Tuesday, January 31, 2012

Time Well Spent

I was talking with a friend the other day about the commodity of time, and as I listened to her present its value to me from an eternal perspective, I became increasingly aware of how I spend my own time.  Since then I have been joyfully driving my husband crazy by letting him know that "I'm spent" (my newly adopted favorite phrase) when I have to spend too much of my time explaining something to him that I feel he should already have gotten.  My newly found appreciation for the time allotted to me each day has been the object of considerable amounts of teasing and playful eye rolling on his part, but I'm not dejected; instead I am inspired and encouraged to take fresh inventory of how I spend each of my days.  Though we all know that yesterday can never be retrieved or repeated or redone, we don't often spend time thinking about actual time as it is handed to us by God. But I think we should.  We take great note of the hundred dollar bill we spend at the grocery store or the donation we make to our church, but we fail to notice the five minutes we spend berating someone we love when they let us down or leave us disappointed.  The difference is - we can earn that hundred dollars back and receive double for what we gave to our church, but we'll never get back those five minutes.  How did you spend your last five minutes as you happened across this blog entry?  Was it time well spent?

When you go to the bank and withdrawal money, you usually already know in your mind how you're going to spend it, but do you wake up each day with the same focus concerning your time?  Every second you're alive, you are literally spending time and I find the best way to convey this message is by comparing it to monetary spending.  We seem to get that quite easily, so imagine that every second of your day is equivalent to one dollar so that in a 24 hour period you now have 86,400 dollar bills to spend. Like me, I imagine you will have no problem figuring out what you would spend it on, but take your mind to the bank of time.  In that bank is a certain amount of time that God has deposited into each of our accounts, but the difference is - we don't know the amount.  For someone in the world, this very second is the last one of their earthly life but for another the very first, and while one is now accounting to God for his time spent on earth, the other is only just beginning to spend. You can fill a financial bank with various fashions of money and watch it grow, but each of our time banks are filled with a one time deposit by God at our creation and as we move forward into life, we are, by the second and minute, spending the time He gave us - and we can't get back what we spend.

I had a lot of things to get done yesterday and felt the pressure of deadlines when I realized my son needed to stay home from school because he wasn't feeling well.  I knew that with him here, I wouldn't be able to work on my projects as efficiently as if he were at school, but I thanked Jesus for the extra time I was given to be with my son and asked Him how to get everything done.  At one point I was wrapped up so tightly in what I was working on that I almost missed it when my weepy, sniffling six year old told me he wanted to snuggle.  As I started to tell him to just "give me five more minutes" I remembered the fresh words spoken by my friend regarding the inability to recover time passed, and in that moment I realized that the most glorifying thing I could do for my Father in Heaven would be to stop what I was doing and snuggle with my child.  In serving my son I was best serving my Father, but oh how many times I've missed these precious moments of time hand delivered to me by God above.  In that moment, however, I spent time from my time bank well.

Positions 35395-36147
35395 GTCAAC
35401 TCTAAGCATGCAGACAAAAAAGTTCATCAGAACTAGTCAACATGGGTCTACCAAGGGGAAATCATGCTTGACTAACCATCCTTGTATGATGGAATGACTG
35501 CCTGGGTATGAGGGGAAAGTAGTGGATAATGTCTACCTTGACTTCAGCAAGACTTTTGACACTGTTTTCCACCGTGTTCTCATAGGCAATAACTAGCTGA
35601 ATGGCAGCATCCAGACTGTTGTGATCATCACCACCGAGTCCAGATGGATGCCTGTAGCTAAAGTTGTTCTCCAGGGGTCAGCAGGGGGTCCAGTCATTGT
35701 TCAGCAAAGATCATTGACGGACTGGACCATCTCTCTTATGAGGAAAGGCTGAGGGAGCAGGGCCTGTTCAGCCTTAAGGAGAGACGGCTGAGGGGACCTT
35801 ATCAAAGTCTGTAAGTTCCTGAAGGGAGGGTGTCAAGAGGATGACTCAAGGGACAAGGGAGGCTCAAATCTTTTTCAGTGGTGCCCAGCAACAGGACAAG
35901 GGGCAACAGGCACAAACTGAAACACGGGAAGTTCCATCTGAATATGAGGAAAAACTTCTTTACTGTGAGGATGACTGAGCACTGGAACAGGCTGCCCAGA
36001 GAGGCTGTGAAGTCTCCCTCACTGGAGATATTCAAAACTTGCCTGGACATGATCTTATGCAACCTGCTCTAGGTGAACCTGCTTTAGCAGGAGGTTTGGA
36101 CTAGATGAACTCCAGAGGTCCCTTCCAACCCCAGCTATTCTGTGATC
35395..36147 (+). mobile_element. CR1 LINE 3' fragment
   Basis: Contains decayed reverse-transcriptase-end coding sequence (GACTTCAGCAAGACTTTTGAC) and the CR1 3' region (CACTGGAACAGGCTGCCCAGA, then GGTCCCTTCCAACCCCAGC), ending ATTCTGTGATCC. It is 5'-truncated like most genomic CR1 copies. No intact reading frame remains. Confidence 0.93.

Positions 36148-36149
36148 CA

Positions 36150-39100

It's not enough to just catch a moment here or there, though.  Although it's remarkable when we do, we have the power inside of us through His Holy Spirit to actually live in constant awareness of how we spend our time. It's not an overnight commitment, but a lifetime learned practice.  I refuse to spend my time being angry, bitter, resentful, or judgmental.  What an utter waste of precious time, but how easy it is to spend frivolously on these things, right?  When we can adopt an eternal view of our time, it becomes much easier to cut through the negative emotions and reactions and just decide to spend it well.  There is nothing prophetically left in the Bible that has to take place before Jesus returns to this earth, and when He does I want to know that the time I was given to "spend," I spent in love and on love in His precious name.  I get it wrong a lot, but as I daily surrender to His leadership in my life, I'm starting to get it right more and more.  As the hand of God extends time to you, ask Him how He wants you to spend it, for once you do it's gone.  Spend it in love, not hate. Let go of resentment and spend time on forgiveness.  Forget about envy and spend a few minutes of the time you've been given in thankfulness and gratitude.  Move out of the last minute you spent on judgment over someone else's life and into this minute of mercy and compassion for your fellow fallen man.  Don't look at time as a day on the calendar that is always moving forward; learn to see it from an eternal perspective, and once you do you'll start noticing a difference in how you're willing to spend and not spend your time.  Spend the time God gives you each day in the joy He died for you to have, the love He gave you to share, and the forgiveness He expects you to extend - and when your time has been completely spent and He asks you to account for it, make sure it was time well spent.

"No man knows when his hour will come.." - Ecclesiastes 9:12


Image taken from warnermemorial.org

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